A metallic clip is then injected into the breast tissue adjacent to the cannula at the same depth as the suspected cancer, to mark the location of the biopsy (FIGS. 28-30). This clip is designed to spring into a self-retaining shape once it has been extruded from the tubing of the inserting tool, so that it will not dislodge from its position. It is inserted into the breast in a standardized location, e.g., oriented to the nipple. This will enable the radiologist to locate and scrutinize the biopsy site on follow-up mammographic evaluations, and will also indicate the original tumor site in case further therapy is required.
The cannula containing the specimen is then withdrawn from the breast (FIGS. 25(a)-25(c). The specimen is extruded and then examined with a mammographic x-ray to confirm that the suspected cancer is present within it. The surgeon stops bleeding in the incision either by compression of the breast for several minutes, or by using electrocautery or suture ligatures. The skin incision is then closed, as it is with standard hook-wire guided biopsy.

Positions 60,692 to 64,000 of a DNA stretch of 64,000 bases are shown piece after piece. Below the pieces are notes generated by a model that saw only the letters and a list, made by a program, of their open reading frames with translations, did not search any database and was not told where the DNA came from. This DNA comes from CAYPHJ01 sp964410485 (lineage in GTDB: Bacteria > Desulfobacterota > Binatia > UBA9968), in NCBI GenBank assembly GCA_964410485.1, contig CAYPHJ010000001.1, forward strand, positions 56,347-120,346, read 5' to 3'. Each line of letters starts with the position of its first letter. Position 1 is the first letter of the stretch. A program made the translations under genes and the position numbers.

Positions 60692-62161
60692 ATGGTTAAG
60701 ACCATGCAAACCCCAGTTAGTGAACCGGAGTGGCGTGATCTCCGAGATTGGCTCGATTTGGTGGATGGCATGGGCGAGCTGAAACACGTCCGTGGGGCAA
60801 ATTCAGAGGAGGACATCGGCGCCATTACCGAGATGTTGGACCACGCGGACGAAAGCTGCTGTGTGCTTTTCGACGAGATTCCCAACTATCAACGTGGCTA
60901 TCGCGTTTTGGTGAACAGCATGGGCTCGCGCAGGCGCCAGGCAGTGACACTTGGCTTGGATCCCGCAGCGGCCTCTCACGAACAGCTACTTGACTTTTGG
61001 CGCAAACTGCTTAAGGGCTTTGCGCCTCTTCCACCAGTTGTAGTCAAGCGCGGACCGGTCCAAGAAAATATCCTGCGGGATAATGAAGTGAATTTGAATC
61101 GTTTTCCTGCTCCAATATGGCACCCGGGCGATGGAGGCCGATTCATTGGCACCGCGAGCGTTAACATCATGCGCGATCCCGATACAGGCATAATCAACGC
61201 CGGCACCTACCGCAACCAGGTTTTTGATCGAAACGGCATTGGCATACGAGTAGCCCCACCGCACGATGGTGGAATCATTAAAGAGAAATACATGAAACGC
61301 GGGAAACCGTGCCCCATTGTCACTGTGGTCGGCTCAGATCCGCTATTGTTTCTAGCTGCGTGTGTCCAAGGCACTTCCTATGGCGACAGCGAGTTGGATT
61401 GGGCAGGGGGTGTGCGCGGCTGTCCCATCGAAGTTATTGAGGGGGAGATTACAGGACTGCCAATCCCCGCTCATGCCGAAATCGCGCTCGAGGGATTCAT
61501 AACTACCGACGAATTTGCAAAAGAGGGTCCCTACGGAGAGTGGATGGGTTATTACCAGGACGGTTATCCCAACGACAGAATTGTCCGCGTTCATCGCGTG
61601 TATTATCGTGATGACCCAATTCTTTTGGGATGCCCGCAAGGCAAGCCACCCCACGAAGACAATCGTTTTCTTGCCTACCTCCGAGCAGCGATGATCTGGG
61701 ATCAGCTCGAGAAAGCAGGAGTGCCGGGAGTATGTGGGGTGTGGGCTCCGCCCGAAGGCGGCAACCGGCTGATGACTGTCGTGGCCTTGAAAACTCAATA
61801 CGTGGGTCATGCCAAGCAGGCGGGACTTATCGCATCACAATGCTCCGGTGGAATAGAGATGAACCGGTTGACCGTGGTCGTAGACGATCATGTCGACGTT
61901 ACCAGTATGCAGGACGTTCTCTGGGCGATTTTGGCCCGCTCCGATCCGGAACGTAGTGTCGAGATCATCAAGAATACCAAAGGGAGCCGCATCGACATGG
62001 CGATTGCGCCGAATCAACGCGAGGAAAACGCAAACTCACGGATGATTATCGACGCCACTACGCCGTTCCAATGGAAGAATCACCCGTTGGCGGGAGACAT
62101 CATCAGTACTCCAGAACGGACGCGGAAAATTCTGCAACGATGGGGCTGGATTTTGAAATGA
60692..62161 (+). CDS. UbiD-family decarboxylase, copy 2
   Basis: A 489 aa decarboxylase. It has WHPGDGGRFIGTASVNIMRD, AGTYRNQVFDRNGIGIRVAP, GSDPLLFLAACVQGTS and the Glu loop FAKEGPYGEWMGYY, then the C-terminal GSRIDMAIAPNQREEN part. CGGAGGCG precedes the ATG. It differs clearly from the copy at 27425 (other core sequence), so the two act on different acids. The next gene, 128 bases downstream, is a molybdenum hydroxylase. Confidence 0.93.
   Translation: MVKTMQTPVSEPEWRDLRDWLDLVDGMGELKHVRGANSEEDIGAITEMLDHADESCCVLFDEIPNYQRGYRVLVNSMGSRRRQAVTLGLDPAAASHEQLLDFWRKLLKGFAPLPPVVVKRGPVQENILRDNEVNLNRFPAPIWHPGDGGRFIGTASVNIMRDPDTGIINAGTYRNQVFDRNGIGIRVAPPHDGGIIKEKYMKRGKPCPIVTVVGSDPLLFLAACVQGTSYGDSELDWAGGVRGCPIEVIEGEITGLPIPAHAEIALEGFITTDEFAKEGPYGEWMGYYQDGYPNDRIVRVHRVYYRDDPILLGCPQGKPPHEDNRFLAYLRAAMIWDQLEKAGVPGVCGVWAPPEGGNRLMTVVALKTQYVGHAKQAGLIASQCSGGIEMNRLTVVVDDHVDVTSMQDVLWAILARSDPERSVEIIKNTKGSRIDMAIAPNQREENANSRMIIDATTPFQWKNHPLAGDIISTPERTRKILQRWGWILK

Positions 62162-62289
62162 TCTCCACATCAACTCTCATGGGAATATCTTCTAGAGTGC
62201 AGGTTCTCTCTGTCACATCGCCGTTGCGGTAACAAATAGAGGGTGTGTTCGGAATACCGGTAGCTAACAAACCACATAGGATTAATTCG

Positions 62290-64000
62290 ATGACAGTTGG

Having described in detail a preferred embodiment of the invention, it will now be apparent to those skilled in the art that numerous modifications can be made therein without departing from the scope of the invention as defined in the following claims.
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|International Classification||A61B19/00, A61B10/02, A61B17/28, A61B17/34, A61B10/00, A61B17/32|
|Cooperative Classification||A61B2017/32004, A61B17/3421, A61B17/32002, A61B17/282, A61B17/32056, A61B10/0266, A61B90/17, A61B2090/3908, A61B90/39|
|European Classification||A61B17/32E2, A61B10/02P6, A61B17/28D4|
|Oct 21, 2003||FPAY||Fee payment|
Year of fee payment: 4
|Nov 8, 2007||FPAY||Fee payment|
Year of fee payment: 8
|Feb 6, 2012||REMI||Maintenance fee reminder mailed|
|Jun 27, 2012||LAPS||Lapse for failure to pay maintenance fees|
|Aug 14, 2012||FP||Expired due to failure to pay maintenance fee|
Effective date: 20120627